Circular Breathing

Each instrument has its own method of achieving circular breathing; for the human whistle this is a very simple matter. One need only alternate between egressive and ingressive whistling, for which the embouchures are nearly identical (although the same embouchure may produce slightly different pitches in either mode). For most people one mode usually sounds breathier than the other although this can be rectified with practice. Most performing whistlers can circular breathe to some extent although few are equally proficient in both modes; i.e., while a minority are more proficient in ingressive, most (like myself) are far more comfortable with egressive.




There are a wide variety of techniques that allow legato and other musical effects. Such techniques, however, should not be confused with the effects they produce. For example nodale, or crossing nodes between tones of the overtone series, may be used to produce legato, tenuto, etc. by varying the space between successive notes (linguists and acousticians: compare to voice onset time-- a wide range of values are possible whether positive, zero, or negative. Negative "whistled onset time" of a neighboring mode or "harmonic," incidentally, is responsible for one method of multiphonics).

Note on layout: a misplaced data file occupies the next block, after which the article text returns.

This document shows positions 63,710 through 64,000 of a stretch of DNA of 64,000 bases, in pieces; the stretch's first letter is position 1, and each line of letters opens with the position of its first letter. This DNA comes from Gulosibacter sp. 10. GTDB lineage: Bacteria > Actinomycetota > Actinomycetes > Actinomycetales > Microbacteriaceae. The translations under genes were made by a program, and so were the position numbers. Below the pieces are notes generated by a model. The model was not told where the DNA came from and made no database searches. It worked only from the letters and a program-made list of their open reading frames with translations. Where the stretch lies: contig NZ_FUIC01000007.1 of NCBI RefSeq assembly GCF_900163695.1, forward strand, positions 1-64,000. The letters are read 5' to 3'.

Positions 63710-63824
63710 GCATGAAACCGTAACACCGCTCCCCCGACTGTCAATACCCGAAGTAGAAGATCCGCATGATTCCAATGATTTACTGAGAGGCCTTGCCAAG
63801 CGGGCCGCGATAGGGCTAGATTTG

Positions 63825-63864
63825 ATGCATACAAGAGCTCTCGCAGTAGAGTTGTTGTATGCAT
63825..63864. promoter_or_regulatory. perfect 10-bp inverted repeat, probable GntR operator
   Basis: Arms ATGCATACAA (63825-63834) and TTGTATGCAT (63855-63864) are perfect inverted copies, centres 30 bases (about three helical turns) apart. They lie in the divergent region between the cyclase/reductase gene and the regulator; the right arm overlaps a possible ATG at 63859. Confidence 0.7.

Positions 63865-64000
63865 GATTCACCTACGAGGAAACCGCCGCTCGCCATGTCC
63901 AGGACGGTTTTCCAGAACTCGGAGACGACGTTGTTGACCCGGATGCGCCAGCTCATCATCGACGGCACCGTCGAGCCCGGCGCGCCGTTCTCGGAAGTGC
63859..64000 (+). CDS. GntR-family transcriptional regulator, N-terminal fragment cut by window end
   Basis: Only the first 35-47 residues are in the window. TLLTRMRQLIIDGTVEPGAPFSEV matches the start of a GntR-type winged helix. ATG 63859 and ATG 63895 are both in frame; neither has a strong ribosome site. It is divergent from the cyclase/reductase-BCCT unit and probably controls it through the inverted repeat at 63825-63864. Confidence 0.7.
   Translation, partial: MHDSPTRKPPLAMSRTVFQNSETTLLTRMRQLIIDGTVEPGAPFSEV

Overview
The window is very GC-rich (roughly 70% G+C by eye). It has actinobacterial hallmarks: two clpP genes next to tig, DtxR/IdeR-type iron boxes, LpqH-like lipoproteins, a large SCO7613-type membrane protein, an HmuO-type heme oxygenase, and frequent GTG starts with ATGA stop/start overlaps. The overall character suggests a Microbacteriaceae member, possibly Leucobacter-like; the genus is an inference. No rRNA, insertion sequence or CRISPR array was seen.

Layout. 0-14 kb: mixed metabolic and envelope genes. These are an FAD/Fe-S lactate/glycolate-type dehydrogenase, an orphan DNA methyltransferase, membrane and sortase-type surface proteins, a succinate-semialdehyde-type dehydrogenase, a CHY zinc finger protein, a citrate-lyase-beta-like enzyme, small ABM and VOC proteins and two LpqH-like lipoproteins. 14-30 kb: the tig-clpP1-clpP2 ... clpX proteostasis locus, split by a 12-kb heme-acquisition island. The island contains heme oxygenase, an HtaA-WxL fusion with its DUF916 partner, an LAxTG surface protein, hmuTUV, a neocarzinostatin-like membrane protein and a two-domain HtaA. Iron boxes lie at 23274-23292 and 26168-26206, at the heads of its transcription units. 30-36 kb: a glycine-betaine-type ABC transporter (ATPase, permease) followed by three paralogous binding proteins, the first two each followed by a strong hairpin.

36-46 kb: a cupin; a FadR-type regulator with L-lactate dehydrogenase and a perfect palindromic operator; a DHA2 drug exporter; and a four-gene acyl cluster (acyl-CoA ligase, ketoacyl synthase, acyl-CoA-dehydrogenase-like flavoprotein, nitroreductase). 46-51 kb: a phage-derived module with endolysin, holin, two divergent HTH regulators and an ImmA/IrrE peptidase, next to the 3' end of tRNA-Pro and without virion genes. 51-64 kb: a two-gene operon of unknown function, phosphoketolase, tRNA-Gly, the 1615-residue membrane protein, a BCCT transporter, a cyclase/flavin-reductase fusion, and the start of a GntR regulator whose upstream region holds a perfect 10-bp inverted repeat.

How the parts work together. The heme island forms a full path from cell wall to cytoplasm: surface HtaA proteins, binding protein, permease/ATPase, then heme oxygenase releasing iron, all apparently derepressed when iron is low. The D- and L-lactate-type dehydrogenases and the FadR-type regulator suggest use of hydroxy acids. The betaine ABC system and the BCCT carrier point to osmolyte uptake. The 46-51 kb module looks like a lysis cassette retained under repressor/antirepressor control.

A potentially tremendous value of whistling which has been overlooked by music educators is the fact that it is a universal and highly accessible instrument. It need not be bought, lagged around, carefully cleaned or maintained (too much), and whistlers don't need to find a practice room (though they should still be mindful of others). The human whistle allows the music of the Great Masters to be experienced first-hand by anyone, anywhere.




In 1988, the engineer/physicist Dr. Ugo Conti invented the first human-whistle-operated synthesizer. Some time ago I came across his patent, which had expired. The "Ugo One" was the original and larger model and offered more timbral options; the "Ugo Two" was smaller and cheaper. Such devices, however, demand laser-accurate intonation of the whistler; and even then, the whistler must be willing to invest a significant amount of time in mastering it, for this machine, as Conti affirmed many times, is an instrument just like any other. It is for this reason that neither model sold very well; thus only a half dozen or so were made. This is certainly not the end of the whistlesizer, however...




Human whistling is a largely unresearched topic and thus little understood; at the same time, it is universally accessible to anyone, regardless of musical background. As a result many confusing or ill-defined lay terms have come into popular circulation for which, fortunately for musicians, standard music terminology has already long existed.




"Warble" is a term used by ornothologists to describe bird behaviour. Whistling entertainers began using it around 1870-1910, when bird effects became a popular part of vaudeville whistling.

Because the term does not exist in the music lexicon, however, the exact musical meaning of "warble" depends on the whistler in question, who may (or may not) use it to denote any number of musical effects-- tremolo, trill, vibrato, and/or flutter-- through any number of articulation techniques, such as laterale*, nodale**, uvulare***, and/or portamento. Thus there are almost as many definitions of "warbling" as there are whistlers who use the term (some may even spell it "wharbling," instead).